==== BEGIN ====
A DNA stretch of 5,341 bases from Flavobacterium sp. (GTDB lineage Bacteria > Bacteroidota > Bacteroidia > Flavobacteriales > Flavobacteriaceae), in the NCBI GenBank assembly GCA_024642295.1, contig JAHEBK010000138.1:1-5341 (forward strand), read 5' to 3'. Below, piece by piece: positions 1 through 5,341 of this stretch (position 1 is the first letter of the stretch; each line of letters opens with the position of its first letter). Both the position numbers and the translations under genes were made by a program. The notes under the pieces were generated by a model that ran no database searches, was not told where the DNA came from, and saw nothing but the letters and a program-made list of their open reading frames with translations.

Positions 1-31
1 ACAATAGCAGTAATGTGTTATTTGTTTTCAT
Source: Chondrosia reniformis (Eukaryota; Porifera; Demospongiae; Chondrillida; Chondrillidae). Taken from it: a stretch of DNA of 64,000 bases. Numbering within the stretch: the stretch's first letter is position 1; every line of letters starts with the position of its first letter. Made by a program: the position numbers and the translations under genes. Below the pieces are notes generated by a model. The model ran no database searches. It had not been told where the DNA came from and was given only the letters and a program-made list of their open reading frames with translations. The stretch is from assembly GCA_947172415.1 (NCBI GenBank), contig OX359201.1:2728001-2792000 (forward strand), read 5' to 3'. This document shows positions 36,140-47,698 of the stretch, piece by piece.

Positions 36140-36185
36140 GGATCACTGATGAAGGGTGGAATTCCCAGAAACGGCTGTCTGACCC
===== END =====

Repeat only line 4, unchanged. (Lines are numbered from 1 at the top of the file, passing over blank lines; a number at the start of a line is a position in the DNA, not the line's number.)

Source: Chondrosia reniformis (Eukaryota; Porifera; Demospongiae; Chondrillida; Chondrillidae). Taken from it: a stretch of DNA of 64,000 bases. Numbering within the stretch: the stretch's first letter is position 1; every line of letters starts with the position of its first letter. Made by a program: the position numbers and the translations under genes. Below the pieces are notes generated by a model. The model ran no database searches. It had not been told where the DNA came from and was given only the letters and a program-made list of their open reading frames with translations. The stretch is from assembly GCA_947172415.1 (NCBI GenBank), contig OX359201.1:2728001-2792000 (forward strand), read 5' to 3'. This document shows positions 36,140-47,698 of the stretch, piece by piece.